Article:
A Weekend in Sedona, Arizona

A geological marvel … one of America’s most beautiful places … multi-hued red rock formations jutting upwards from the high desert floor creating a mesmerizing setting … ah,yes … I’m talking about stunningly beautiful Sedona, Arizona.

Sedona Arizona

Red Rock Country is unique and exudes a sense of spirituality along with a mood that changes hourly with the light. It’s no wonder this majestic place attracts 2 to 4 million tourists a year. Surrounded by 1.8 million acres of national forest land, visitors to Sedona have easy access to plenty of outdoor recreation, but Sedona is equal parts rugged, equal parts resort.

With such an abundance of public land access, the availability of experiencing this amazing landscape is endless. There are trails for hiking and biking, along with plenty of 4×4 gravel/dirt roads perfect for scenic Jeep tours or ATV excursions. Meandering in the back country among red rock pinnacles, spires, buttes and domes is an absolute must for any visitor, and yet, you’re never far from the conveniences of town.

back country near Sedona Arizona

Exploring the back country near Sedona, Arizona

A birthday weekend …

It was the third weekend in September, and although a few weeks past my actual birth date, it was a great time of year to visit Sedona and celebrate my birthday together with family. This trip was actually all planned by my children as part of a gift … awe!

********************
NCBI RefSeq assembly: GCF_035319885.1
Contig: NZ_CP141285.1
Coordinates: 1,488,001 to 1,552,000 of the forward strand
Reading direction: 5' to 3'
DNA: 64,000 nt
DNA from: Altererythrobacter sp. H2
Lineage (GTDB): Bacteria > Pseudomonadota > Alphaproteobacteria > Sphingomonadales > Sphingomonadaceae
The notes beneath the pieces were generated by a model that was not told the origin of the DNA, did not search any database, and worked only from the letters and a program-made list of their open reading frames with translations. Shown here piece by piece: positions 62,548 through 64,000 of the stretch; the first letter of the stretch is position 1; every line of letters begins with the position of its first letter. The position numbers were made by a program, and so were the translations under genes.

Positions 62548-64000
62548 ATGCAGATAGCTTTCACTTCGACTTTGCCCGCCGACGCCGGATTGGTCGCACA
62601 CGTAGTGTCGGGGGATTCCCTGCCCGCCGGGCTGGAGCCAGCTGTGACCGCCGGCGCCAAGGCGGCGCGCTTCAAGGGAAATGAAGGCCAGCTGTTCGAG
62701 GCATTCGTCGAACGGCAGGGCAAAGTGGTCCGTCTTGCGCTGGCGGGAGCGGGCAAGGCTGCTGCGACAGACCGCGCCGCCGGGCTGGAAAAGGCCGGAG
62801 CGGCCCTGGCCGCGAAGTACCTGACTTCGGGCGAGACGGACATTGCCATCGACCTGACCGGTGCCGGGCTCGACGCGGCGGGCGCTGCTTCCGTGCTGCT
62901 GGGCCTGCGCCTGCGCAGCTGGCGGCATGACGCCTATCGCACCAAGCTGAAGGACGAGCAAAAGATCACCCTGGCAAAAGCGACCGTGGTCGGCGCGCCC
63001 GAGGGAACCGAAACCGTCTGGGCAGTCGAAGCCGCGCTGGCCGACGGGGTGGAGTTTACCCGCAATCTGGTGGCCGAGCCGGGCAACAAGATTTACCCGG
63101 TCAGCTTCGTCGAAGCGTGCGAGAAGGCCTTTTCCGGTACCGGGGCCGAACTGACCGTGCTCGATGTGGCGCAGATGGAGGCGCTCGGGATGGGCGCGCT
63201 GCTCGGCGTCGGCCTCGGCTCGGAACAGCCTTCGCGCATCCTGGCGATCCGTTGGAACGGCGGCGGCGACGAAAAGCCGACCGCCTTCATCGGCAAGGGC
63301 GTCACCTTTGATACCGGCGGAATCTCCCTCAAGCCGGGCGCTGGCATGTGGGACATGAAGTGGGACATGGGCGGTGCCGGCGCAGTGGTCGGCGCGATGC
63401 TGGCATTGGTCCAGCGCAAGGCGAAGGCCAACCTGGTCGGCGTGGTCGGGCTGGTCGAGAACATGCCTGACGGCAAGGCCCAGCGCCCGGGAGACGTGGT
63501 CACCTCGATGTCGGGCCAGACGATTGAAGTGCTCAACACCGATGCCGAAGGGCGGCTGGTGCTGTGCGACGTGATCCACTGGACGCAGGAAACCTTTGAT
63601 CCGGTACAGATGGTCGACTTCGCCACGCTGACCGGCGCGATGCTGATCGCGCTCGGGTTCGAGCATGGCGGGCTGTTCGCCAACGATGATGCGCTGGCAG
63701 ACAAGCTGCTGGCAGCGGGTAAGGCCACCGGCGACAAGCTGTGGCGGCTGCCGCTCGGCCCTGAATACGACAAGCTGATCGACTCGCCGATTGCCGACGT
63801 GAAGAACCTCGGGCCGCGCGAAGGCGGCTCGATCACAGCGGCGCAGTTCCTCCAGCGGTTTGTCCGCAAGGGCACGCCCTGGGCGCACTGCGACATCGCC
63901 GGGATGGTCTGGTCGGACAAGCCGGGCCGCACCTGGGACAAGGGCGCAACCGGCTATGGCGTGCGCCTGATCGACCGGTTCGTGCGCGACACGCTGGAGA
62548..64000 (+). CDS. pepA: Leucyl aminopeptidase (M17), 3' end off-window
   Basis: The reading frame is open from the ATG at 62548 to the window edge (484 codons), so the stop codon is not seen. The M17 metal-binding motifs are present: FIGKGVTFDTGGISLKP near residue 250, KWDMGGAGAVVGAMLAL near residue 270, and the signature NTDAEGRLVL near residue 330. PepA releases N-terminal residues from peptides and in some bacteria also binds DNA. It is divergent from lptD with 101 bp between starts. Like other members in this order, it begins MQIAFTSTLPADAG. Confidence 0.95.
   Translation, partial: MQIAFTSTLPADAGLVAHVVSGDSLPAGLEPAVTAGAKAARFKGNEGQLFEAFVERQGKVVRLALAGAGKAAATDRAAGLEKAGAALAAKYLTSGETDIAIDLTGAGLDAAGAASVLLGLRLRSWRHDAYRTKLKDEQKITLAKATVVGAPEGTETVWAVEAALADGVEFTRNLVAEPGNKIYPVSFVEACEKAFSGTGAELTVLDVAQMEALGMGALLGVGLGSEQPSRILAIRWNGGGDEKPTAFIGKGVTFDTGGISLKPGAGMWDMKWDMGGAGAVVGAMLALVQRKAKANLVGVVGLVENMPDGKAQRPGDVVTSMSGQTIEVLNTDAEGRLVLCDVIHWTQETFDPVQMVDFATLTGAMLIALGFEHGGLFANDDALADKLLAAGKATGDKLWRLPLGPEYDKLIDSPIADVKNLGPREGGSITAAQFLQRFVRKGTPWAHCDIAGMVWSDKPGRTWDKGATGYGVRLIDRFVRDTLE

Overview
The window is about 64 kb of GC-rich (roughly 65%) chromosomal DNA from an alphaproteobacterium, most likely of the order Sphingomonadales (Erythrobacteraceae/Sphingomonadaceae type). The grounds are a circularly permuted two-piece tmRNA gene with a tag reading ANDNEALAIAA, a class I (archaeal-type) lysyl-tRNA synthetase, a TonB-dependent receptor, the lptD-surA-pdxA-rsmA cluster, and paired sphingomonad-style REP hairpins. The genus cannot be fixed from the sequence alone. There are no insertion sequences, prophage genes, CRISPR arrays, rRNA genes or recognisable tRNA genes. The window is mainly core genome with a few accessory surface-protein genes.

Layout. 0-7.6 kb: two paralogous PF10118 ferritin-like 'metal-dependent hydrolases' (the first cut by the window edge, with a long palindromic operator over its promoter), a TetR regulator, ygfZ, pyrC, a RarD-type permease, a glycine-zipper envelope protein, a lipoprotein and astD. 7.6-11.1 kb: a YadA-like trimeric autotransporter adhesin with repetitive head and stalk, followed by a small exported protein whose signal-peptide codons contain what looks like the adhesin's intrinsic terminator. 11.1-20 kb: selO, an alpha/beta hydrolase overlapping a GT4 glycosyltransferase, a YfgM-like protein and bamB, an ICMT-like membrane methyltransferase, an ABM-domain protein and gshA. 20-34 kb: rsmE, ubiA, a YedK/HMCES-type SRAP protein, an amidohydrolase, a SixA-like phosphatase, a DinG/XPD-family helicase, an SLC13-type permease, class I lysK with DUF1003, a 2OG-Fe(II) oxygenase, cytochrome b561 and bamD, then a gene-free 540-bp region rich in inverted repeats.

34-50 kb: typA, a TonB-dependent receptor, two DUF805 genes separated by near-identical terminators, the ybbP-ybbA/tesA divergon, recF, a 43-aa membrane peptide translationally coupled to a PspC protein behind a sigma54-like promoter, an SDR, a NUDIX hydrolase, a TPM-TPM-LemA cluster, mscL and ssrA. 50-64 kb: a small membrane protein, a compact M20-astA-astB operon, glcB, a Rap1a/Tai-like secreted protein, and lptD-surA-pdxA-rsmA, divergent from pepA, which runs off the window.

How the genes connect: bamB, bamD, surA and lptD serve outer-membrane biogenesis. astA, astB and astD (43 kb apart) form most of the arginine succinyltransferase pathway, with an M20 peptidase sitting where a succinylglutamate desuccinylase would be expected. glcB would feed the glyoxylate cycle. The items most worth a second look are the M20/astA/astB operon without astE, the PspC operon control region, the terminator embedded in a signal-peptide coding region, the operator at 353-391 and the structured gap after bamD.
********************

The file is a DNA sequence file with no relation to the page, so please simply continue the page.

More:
Since our daughter, son, and daughter-in-law all had to work that Friday in Phoenix, we didn’t check into our double-suite condo like lodging until 7:00 p.m., but that still left us a few hours for some socializing over cocktails and snacks before it was time to head off to bed. Sedona is less than a two hours drive and about 116 miles north of Phoenix, Arizona. We stayed at a lovely resort called Sedona Summit.

Saturday morning, my daughter and I were out the door by 8:00 a.m. with cameras in hand. As many times as we’ve visited Sedona, there’s always something new on our list that we look forward to exploring.

Sedona Arizona Spiritual journey

Amitabha Stupa & Peace Park, Sedona, Arizona

First stop, spiritual enlightenment

Located near the base of Thunder Mountain is a place for meditation and spiritual renewal.  Amitabha Stupa & Peace Park offers its visitors spiritual transformation and healing through the fascinating architecture and geometry of the stupa. Stupas are one of the oldest forms of sacred architecture and Buddhist practitioners have built them to promote spiritual deepening, healing, prosperity, and peace.

Filled with hundreds of prayers for peace, sacred relics and ritual offerings, the Amitabha Stupa is a vortex of enlightened presence and blessings.

Stupa Sedona Arizona Buddism